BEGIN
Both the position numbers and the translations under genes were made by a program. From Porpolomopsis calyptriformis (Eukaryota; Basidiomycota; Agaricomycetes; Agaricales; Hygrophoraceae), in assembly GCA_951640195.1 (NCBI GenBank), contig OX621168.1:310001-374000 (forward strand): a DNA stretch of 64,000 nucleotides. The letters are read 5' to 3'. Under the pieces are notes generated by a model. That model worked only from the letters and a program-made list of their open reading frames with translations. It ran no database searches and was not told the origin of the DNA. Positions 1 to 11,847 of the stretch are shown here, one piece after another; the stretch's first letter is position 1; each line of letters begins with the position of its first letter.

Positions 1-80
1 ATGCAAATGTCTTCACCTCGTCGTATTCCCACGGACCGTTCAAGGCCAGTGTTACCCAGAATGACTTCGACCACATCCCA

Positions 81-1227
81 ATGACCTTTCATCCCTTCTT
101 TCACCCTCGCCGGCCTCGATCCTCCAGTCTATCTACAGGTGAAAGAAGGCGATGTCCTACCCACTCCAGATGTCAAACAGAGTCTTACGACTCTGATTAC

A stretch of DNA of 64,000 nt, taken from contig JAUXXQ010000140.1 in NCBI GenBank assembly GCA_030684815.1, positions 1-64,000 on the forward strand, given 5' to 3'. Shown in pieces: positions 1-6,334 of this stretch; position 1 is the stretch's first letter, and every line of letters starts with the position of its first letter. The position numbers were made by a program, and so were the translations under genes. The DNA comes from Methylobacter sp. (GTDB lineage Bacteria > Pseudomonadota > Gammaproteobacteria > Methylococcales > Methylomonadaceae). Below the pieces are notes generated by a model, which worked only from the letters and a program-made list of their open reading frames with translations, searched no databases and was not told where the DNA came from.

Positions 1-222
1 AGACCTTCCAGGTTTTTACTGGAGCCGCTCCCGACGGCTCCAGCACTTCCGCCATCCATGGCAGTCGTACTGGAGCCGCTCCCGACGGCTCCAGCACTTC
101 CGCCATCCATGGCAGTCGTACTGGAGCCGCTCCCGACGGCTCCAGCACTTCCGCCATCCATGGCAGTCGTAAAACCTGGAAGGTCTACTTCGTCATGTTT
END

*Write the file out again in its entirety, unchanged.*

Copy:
Both the position numbers and the translations under genes were made by a program. From Porpolomopsis calyptriformis (Eukaryota; Basidiomycota; Agaricomycetes; Agaricales; Hygrophoraceae), in assembly GCA_951640195.1 (NCBI GenBank), contig OX621168.1:310001-374000 (forward strand): a DNA stretch of 64,000 nucleotides. The letters are read 5' to 3'. Under the pieces are notes generated by a model. That model worked only from the letters and a program-made list of their open reading frames with translations. It ran no database searches and was not told the origin of the DNA. Positions 1 to 11,847 of the stretch are shown here, one piece after another; the stretch's first letter is position 1; each line of letters begins with the position of its first letter.

Positions 1-80
1 ATGCAAATGTCTTCACCTCGTCGTATTCCCACGGACCGTTCAAGGCCAGTGTTACCCAGAATGACTTCGACCACATCCCA

Positions 81-1227
81 ATGACCTTTCATCCCTTCTT
101 TCACCCTCGCCGGCCTCGATCCTCCAGTCTATCTACAGGTGAAAGAAGGCGATGTCCTACCCACTCCAGATGTCAAACAGAGTCTTACGACTCTGATTAC

A stretch of DNA of 64,000 nt, taken from contig JAUXXQ010000140.1 in NCBI GenBank assembly GCA_030684815.1, positions 1-64,000 on the forward strand, given 5' to 3'. Shown in pieces: positions 1-6,334 of this stretch; position 1 is the stretch's first letter, and every line of letters starts with the position of its first letter. The position numbers were made by a program, and so were the translations under genes. The DNA comes from Methylobacter sp. (GTDB lineage Bacteria > Pseudomonadota > Gammaproteobacteria > Methylococcales > Methylomonadaceae). Below the pieces are notes generated by a model, which worked only from the letters and a program-made list of their open reading frames with translations, searched no databases and was not told where the DNA came from.

Positions 1-222
1 AGACCTTCCAGGTTTTTACTGGAGCCGCTCCCGACGGCTCCAGCACTTCCGCCATCCATGGCAGTCGTACTGGAGCCGCTCCCGACGGCTCCAGCACTTC
101 CGCCATCCATGGCAGTCGTACTGGAGCCGCTCCCGACGGCTCCAGCACTTCCGCCATCCATGGCAGTCGTAAAACCTGGAAGGTCTACTTCGTCATGTTT